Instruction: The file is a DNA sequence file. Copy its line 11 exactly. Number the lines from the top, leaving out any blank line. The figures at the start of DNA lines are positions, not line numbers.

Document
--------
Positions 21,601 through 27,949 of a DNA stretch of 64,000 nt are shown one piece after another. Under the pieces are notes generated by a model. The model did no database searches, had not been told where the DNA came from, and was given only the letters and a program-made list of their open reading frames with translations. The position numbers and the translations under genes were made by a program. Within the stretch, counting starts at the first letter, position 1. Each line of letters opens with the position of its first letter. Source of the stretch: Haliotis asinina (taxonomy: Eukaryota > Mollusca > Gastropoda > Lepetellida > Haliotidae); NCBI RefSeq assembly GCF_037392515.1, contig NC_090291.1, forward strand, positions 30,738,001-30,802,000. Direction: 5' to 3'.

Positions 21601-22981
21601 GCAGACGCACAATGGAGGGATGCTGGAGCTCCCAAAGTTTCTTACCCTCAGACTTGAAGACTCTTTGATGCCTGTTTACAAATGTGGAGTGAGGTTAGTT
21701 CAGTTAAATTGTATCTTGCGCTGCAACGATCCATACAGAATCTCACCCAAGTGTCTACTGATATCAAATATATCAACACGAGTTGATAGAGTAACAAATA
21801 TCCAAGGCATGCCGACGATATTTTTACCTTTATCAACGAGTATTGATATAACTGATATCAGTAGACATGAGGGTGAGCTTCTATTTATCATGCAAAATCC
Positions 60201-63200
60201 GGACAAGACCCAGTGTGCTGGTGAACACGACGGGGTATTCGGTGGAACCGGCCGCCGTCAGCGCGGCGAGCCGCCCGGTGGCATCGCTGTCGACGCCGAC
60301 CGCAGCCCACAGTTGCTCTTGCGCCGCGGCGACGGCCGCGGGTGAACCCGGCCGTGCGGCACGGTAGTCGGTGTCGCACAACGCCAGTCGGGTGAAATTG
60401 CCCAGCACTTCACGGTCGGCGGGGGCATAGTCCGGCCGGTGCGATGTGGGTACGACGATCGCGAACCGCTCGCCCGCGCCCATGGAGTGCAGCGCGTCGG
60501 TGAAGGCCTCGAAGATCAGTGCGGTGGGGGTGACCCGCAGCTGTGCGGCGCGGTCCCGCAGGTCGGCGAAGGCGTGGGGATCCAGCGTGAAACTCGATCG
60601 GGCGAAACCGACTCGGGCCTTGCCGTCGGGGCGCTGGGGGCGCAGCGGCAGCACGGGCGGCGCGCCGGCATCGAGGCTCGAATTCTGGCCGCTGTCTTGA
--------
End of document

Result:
60601 GGCGAAACCGACTCGGGCCTTGCCGTCGGGGCGCTGGGGGCGCAGCGGCAGCACGGGCGGCGCGCCGGCATCGAGGCTCGAATTCTGGCCGCTGTCTTGA